Tuesday, March 29, 2016

Why those subversive Brontë sisters still hypnotise us

The bicentenary of Charlotte’s birth next month has produced a slew of events that highlight the sisters’ appeal to all ages

Jane Eyre
Mia Wasikowska in the 2011 film version of Charlotte’s most famous book, Jane Eyre. Photograph: Laurie Sparham/Focus Features
They are beloved by everyone from misunderstood teens and fools for love to the serious-minded middle-aged and those of a critical bent. Now the Brontë sisters are taking centre stage again as the bicentenary of Charlotte’s birth next month brings a host of events at their Yorkshire home and elsewhere.

At Haworth parsonage on the bleakly beautiful Yorkshire moors, where Charlotte and her sisters Emily and Anne lived and wrote and now home to the Brontë Parsonage Museum, the bicentenary will be marked by a full programme from the Brontë Society. Highlights include Charlotte Great and Small, an exhibition curated by the novelist Tracy Chevalier, which combines new art works with existing pieces, and the launch of Reader, I Married Him, a collection of short stories.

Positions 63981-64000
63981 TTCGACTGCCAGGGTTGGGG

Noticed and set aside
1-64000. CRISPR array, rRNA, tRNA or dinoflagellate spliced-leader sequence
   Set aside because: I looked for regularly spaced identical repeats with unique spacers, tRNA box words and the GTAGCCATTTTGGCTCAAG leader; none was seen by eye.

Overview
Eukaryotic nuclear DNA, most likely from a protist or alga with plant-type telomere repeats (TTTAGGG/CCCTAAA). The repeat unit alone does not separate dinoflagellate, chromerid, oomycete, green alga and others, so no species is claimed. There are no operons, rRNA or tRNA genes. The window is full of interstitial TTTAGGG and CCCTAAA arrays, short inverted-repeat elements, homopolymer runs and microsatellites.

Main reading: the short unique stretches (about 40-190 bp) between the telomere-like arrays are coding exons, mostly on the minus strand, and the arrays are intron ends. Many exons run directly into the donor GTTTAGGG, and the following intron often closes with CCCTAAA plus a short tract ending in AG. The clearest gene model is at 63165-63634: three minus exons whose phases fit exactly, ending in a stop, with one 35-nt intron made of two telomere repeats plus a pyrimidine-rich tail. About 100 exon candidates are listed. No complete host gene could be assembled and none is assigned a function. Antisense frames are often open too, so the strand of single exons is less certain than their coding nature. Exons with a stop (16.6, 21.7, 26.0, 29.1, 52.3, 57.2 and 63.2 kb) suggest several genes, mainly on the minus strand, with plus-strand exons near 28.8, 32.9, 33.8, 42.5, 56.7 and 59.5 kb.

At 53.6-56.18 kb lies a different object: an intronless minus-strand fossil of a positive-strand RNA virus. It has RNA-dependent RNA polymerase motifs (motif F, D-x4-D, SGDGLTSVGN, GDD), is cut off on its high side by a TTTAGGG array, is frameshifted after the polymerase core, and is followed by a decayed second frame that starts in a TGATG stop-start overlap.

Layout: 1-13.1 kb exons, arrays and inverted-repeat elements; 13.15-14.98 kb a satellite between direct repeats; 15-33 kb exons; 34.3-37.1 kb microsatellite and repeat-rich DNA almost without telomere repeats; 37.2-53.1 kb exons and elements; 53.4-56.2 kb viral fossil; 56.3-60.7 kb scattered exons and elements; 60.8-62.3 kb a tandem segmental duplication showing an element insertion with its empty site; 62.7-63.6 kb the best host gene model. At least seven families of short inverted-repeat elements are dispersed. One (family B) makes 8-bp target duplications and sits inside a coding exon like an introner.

But it’s not just the Brontë Society that is succumbing to Brontëmania. The National Portrait Gallery has an exhibition, Celebrating Charlotte Brontë: 1816-1855, which will display personal items including previously unseen paintings, letters and journals from the parsonage museum alongside portraits from the gallery’s collection. BBC Radio 3 recently paid homage to Charlotte with the series I Am Yours Sincerely, in which a number of her letters were read, and Radio 4 has been dramatising Jane Eyre in 15-minute slots on Woman’s Hour this month.

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